When I was elected to Congress in 2004, I never imagined that our government would conduct surveillance activities against journalists exercising their First Amendment rights and duties, and threaten them with imprisonment to censure their activities. That's what happens in places like Russia, not in America.
I wouldn't have believed the government would target millions of innocent American citizens' cellphone records, and monitor their emails, Internet usage and other activities. After all, this isn't some Hollywood futuristic thriller. This is America.
And yet, nine years later, here are we are.
Over that time we've had a Republican and a Democrat President. We've had both Democrat and Republican majorities in the House of Representatives.
Under this bi-partisan watch America has been drastically altered. It's not a transformation that has made us stronger. It has been a determined orchestration of the most fundamental realignment of the relationship between the people and their government since our founding. We are weaker for it.
Washington has imposed its will on our lives in ways few of us could have ever envisioned or approved of. President Bush gave us the Patriot Act. President Obama made it worse.
If the extent of what the government was doing stopped with these actions, it would be bad enough. But, from nationalizing health care to bailing out banks and car companies, to incessant borrowing, spending and taxing, Washington has systematically accumulated ever more power at the expense of our rights.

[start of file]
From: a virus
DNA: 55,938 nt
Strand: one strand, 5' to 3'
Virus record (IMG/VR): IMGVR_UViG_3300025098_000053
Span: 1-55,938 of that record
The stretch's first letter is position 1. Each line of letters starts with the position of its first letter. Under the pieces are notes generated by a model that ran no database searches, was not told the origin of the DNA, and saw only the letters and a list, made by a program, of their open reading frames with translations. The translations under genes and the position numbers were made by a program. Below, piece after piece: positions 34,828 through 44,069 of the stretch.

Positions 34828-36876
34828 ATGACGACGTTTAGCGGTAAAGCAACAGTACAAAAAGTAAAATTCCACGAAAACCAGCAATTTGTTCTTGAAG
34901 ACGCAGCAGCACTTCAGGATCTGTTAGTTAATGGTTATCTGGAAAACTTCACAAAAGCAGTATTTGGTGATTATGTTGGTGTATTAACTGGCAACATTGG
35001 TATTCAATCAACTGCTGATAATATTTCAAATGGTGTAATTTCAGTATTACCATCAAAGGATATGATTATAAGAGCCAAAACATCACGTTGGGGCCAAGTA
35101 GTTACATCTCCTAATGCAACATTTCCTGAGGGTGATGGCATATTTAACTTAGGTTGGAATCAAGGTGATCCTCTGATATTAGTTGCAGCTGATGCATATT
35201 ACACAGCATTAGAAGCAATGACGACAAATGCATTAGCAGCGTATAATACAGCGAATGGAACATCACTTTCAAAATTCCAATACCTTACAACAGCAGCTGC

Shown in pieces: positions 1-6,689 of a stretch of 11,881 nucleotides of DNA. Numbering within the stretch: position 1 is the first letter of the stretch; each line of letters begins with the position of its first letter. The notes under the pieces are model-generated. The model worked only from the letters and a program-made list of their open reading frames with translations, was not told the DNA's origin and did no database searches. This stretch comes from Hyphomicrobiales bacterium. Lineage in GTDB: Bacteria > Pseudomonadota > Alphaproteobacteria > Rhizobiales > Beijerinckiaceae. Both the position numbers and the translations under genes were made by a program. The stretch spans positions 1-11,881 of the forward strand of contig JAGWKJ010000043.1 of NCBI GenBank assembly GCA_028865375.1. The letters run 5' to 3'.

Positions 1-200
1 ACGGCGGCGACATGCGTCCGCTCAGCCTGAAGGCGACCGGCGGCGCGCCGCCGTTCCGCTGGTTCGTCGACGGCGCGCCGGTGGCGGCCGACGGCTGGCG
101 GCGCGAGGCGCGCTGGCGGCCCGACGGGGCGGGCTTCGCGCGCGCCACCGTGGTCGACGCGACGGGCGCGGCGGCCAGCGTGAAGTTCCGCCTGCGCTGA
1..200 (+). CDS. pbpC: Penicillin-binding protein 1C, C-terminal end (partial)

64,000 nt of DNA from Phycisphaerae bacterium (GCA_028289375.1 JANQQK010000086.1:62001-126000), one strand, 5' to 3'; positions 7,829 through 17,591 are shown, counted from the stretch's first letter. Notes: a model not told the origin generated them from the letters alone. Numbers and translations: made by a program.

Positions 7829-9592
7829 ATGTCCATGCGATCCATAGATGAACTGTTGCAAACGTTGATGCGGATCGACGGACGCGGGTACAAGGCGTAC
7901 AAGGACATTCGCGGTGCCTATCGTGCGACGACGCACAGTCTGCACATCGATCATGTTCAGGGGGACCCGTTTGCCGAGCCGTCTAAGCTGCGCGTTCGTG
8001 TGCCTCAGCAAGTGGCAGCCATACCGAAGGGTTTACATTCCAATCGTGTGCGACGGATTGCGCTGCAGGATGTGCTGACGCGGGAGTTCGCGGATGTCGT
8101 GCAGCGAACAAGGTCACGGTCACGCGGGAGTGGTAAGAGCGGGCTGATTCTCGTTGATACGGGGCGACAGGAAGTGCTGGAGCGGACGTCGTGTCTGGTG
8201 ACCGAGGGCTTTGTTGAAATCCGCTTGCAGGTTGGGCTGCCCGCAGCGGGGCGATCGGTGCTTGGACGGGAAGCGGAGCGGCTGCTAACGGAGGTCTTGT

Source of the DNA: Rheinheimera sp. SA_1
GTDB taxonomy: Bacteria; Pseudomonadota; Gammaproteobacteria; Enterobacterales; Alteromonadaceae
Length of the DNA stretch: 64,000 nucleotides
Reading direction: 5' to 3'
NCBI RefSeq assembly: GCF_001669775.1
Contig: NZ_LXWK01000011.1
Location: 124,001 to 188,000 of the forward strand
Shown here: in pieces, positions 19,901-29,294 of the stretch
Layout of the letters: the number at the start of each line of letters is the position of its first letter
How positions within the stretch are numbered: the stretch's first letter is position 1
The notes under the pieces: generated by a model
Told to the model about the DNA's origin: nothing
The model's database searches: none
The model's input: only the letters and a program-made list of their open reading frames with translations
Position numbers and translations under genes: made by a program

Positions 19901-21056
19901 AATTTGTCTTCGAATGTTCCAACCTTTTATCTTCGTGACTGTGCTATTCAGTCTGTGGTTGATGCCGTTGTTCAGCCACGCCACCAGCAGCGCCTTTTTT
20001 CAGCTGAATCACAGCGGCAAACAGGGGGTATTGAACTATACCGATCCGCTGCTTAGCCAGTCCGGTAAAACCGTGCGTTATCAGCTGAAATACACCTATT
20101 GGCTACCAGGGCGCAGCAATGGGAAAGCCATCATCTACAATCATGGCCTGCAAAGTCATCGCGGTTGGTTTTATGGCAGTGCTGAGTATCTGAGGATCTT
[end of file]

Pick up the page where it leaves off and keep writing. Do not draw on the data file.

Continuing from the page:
In the eight years I served in Congress I did all I could to promote and defend freedom while working against the continued growth of government's reach.
My positions made me less then popular with the Republican Party's leadership in Washington. I was assailed by my opponents and pilloried in the media.
The Washington Post even named me a member of what they dubbed the "Apocalypse Caucus."
I'm proud that I was only one of 20 Congressmen singled out by the Post. We were right.
And so too were the countless Americans who rose up and spoke out against Washington's march against freedom, whether they were involved in the Tea Party or merely exercising their precious right to speak freely.
Our American government of today resembles little, if anything, like the government we learned about in high school civics classes, let alone the type of nation our founders envisioned, or that the greatest generation sacrificed so much to protect.
Nearly 12 years after 9/11, the portrait of America is no longer the idealistic images so vividly put to canvas by the likes of Norman Rockwell, but rather, the Orwellian images of a government that uses intimidation and manipulation to confiscate its citizens' rights and freedoms under the pretense of protecting the people from our enemies and ourselves.
Ronald Reagan said, "Either you will control your government, or government will control you." The enormity of President Reagan's words ring even more true today than he could have possibly imagined.
We are blessed with the free will and determination to make a difference. We can preserve our way of life and protect our Constitution. We can demand better of our leaders and elect new ones who will never waiver in their defense of freedom. After all, we are Americans.
Connie Mack IV is the former U.S. Representative for Florida's 14th Congressional District, serving from 2005 to 2013.